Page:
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The Novel That Cried Out for Song

August 01, 1993|Patrick Goldstein

Is pop idol Michael Bolton getting a little nervous?

First Robert James Waller ruled the bestseller list with his literary tear-jerker, "The Bridges of Madison County." Then Steven Spielberg's Amblin Entertainment announced it was making a "Bridges" movie later this year.

And now the celebrated economics-professor-turned-author is invading Bolton's home turf, making his music debut this week with an Atlantic Records album full of dreamy soft-focus romances.

It's called "The Ballads of Madison County."

A sometime folk musician, Waller has a pleasantly forgettable voice and a fondness for Jimmy Buffet knock-off lyrics ("she was a dancer with dreams of her own, he was a dreamer who danced all alone"). But his taste in cover material is pretty bland, ranging from harmless Opryland fluff ("Wabash Cannonball") to Johnny Mercer ballads, including "Autumn Leaves," which producer Arif Mardin dresses up with the requisite smoky saxophone and cocktail piano figures.

Waller also contributes four original compositions to the mix. Heavy on romantic nostalgia, they're WalMart-style honky-tonk valentines, full of cornball heartache--though no more cornball than anything Bon Jovi or Billy Ray Cyrus has been singing lately.

It's only when he tackles a more ambitious folk heirloom, like Bob Dylan's "Girl From the North Country," that Waller sounds out of his depth, struggling with the melody like an awe-struck minor-leaguer swinging wildly at a 95 m.p.h. Nolan Ryan fastball. Waller also, inexplicably, attempts to put William Butler Yeats to music, lugubriously reciting "The Song of Wandering Aengus" in the manner of William Shatner breathlessly intoning "Lucy in the Sky with Diamonds."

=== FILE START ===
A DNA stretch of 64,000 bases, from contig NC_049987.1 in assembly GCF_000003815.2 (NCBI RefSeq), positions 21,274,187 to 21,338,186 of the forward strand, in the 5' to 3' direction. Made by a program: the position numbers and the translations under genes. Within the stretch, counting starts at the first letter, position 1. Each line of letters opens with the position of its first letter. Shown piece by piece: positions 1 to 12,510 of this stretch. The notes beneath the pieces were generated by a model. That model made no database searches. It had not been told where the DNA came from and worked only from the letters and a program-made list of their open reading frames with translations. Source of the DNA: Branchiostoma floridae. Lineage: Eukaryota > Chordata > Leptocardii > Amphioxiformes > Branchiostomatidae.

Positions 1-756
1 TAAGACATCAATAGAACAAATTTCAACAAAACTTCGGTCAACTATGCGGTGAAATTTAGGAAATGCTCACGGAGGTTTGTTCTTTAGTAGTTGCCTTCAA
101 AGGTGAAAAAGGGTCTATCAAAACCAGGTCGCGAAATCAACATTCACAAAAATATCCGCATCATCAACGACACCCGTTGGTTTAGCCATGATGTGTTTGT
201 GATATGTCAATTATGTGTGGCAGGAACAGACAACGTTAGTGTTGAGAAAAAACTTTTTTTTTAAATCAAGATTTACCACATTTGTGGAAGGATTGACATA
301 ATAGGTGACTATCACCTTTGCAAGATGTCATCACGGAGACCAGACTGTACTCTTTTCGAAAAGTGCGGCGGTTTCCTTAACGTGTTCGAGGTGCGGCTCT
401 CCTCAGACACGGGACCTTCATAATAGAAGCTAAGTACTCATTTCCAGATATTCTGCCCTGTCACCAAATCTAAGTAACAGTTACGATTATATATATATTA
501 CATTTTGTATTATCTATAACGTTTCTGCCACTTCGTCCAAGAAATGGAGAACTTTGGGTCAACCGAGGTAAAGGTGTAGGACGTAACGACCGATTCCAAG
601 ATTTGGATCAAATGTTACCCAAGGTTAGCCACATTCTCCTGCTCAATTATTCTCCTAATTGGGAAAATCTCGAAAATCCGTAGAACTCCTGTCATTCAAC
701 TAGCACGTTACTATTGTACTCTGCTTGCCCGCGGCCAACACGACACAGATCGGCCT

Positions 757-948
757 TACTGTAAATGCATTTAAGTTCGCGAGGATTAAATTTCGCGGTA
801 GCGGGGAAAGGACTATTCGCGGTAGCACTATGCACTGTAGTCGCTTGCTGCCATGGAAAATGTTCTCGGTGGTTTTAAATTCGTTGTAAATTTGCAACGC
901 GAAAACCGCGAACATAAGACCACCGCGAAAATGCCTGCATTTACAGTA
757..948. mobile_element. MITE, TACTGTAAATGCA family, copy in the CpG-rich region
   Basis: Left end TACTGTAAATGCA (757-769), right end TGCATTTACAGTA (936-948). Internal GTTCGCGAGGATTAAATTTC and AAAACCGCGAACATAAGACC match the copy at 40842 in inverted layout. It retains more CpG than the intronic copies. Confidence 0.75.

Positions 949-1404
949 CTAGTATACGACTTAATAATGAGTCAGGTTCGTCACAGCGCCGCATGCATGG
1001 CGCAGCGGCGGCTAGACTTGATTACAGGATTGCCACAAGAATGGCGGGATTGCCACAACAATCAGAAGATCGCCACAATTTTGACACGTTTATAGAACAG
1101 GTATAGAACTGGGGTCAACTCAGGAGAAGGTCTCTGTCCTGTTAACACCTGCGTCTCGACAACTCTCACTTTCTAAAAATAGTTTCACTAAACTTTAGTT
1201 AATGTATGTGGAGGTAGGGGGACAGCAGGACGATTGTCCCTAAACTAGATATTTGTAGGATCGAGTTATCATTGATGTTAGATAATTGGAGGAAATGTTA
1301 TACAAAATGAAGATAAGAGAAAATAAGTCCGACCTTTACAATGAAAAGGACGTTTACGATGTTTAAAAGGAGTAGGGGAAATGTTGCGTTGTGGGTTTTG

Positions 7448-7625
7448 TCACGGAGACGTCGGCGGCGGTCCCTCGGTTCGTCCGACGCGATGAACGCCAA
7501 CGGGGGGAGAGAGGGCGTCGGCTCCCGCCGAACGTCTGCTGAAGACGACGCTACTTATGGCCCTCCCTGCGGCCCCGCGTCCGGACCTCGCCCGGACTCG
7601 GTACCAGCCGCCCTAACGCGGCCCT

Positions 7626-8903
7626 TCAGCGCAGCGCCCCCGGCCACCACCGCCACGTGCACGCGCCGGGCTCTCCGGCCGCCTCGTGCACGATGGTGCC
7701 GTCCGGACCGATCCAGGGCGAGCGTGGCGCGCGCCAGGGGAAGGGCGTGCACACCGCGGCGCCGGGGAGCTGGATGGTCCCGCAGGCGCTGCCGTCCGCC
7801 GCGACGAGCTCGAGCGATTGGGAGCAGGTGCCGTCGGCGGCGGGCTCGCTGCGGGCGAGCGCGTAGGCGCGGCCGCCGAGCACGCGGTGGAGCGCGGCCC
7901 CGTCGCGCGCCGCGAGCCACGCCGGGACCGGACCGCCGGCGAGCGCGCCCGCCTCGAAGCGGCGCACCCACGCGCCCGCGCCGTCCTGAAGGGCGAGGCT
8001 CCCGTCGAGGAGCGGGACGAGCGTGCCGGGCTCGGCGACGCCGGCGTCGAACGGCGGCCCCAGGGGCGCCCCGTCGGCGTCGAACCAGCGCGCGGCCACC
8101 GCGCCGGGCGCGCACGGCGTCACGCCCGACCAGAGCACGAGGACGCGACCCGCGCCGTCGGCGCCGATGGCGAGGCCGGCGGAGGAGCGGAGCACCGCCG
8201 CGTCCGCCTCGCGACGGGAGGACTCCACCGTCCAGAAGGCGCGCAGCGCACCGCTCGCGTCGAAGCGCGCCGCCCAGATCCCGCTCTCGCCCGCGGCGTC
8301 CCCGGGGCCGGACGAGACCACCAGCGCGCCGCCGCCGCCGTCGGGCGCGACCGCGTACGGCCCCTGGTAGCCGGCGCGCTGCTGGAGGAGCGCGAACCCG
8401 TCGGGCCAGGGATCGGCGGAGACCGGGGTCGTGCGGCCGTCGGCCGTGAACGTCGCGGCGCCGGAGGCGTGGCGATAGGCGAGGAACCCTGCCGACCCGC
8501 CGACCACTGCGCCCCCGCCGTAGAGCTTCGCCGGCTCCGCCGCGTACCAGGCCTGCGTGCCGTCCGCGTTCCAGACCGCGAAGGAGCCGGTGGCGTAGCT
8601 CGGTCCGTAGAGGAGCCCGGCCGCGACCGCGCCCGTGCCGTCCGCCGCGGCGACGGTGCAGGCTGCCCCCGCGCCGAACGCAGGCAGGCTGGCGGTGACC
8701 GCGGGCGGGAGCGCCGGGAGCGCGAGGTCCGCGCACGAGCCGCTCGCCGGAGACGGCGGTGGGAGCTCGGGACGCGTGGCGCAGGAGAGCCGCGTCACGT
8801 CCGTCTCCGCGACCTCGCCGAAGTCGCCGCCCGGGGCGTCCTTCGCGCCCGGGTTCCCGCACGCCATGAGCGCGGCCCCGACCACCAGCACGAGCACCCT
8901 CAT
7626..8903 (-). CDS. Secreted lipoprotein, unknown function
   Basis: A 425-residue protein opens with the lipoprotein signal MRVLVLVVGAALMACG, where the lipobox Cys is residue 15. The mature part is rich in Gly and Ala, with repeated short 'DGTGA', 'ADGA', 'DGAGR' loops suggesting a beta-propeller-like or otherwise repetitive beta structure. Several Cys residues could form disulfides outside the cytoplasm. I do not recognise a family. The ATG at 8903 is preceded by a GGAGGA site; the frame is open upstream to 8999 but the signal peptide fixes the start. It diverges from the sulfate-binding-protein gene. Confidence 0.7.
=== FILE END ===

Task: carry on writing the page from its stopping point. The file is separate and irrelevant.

We have a feeling Waller's die-hard fans will forgive him for shamelessly tugging on their emotions, since that's his literary specialty. Our only disappointment was that Waller couldn't find a way to put to music our favorite line from his book. In the midst of their intense affair, one of his lovers proclaims: "I am the highway and a peregrine and all the sails that ever went to sea."

. . . For all eternity? You are my destiny?

See, that's what separates Waller from a real pop composer. We're sure Michael Bolton could've made a great rhyme out of that.

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